Crowdsourcing a middle-school science lab

Reddit poster mdrabz is a middle school science teacher who just got a $5500 state grant to set up a lab for his 7th and 8th grade students in the Mississippi Delta. How do you choose what to buy with that money? Mdrabz turned to the Internet for suggestions.

Answers range from the inevitable Breaking Bad jokes (which begin, amusingly, with advice to "Cook meth, obtain more currency") to some really great suggestions for basic necessities of a science lab, ideas for actual experiments, and other posters waxing eloquent about the lab experiments they loved when they were in school. It's inspirational, and some great advice for anyone looking to get young minds hooked on science.

I can't wait to find out what mdrabz actually puts together. My memories of science in school are inevitably tied up with my memories of hands-on projects: From the basic electric circuits my 4th/5th grade teacher had us build, to rocket cars in middle school, to fetal pig dissections in high school. Even the hands-on work I HATED (*cough*CAD module*cough*) has a bigger place in my memory than half the stuff we only read about.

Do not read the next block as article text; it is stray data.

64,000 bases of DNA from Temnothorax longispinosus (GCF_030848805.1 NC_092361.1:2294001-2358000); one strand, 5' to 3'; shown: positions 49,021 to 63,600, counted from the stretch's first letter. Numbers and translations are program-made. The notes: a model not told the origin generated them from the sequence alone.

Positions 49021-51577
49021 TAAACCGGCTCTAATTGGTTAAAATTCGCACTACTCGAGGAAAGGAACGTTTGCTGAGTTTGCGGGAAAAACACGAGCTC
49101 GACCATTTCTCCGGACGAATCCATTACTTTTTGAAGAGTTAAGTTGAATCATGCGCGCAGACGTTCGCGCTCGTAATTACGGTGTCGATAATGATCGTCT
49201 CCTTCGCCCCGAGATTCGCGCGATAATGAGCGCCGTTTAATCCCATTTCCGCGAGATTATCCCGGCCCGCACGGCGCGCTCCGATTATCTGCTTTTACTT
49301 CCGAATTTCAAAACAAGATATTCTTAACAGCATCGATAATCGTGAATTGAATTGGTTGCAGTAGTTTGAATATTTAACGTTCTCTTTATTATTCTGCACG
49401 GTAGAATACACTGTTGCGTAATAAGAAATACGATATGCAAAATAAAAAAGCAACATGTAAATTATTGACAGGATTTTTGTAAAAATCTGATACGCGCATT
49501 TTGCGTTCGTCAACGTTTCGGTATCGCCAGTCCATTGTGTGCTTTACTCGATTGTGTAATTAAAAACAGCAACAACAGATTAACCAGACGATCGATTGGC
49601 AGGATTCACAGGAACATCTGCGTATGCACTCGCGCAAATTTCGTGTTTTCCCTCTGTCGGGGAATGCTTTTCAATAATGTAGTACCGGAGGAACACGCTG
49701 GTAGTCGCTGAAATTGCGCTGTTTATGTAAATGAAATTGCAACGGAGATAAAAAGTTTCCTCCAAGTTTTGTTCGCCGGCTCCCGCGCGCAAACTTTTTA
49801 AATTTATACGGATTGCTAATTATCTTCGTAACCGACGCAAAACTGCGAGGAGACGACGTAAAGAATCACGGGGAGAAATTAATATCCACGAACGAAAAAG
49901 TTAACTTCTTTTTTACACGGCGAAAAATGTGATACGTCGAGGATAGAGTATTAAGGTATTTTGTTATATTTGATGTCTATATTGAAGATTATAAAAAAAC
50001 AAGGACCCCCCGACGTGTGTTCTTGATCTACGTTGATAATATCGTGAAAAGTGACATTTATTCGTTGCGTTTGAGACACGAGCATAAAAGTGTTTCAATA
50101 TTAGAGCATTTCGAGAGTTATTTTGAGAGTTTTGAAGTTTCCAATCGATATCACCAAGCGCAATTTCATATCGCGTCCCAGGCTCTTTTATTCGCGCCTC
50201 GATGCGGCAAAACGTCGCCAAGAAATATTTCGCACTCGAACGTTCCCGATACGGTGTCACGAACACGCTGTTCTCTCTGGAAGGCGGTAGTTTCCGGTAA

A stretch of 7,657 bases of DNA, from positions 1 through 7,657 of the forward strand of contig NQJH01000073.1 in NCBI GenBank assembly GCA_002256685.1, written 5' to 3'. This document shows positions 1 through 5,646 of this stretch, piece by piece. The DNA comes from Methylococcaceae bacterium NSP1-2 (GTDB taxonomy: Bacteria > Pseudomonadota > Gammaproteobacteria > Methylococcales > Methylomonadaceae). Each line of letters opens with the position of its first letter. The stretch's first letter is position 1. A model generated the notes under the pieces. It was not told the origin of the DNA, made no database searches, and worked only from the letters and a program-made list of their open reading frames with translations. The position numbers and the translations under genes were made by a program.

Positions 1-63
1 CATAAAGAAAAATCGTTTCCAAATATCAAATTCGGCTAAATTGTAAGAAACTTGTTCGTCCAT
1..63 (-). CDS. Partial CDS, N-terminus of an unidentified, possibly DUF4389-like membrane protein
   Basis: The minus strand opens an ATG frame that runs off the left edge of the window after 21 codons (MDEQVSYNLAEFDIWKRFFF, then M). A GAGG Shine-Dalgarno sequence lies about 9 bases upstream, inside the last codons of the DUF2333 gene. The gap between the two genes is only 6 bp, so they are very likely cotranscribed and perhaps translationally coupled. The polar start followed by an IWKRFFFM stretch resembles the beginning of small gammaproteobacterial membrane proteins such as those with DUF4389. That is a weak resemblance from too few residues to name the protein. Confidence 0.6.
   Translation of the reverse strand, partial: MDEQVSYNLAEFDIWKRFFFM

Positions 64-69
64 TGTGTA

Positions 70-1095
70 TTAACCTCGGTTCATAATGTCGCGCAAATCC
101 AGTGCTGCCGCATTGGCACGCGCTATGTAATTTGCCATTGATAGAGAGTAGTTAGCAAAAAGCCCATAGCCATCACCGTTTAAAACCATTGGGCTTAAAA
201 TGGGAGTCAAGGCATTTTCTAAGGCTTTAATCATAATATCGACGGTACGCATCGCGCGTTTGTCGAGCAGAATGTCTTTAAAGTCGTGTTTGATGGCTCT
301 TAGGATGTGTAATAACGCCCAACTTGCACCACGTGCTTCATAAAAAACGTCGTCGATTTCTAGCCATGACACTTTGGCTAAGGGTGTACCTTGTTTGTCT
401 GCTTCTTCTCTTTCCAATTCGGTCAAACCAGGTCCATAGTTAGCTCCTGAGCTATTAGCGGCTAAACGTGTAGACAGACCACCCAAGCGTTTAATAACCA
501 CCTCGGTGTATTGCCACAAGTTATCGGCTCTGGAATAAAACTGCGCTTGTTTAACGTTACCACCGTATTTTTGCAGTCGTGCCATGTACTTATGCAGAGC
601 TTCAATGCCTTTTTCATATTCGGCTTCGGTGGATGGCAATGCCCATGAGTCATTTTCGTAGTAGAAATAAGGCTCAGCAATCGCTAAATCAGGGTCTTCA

With that in mind, I'd throw out a suggestion to spend some of that money on art materials that the kids could use for building models and dioramas. I understood chemistry better when I had to connect marshmallows and toothpicks to build molecules, I remember the parts of a cell better because of the dioramas we made. For my money, you get a hell of a lot of bang for the buck out of giving kids access to a way to learn the material that's a bit more visceral than books and video.

Thanks for the tip-off, Dean!

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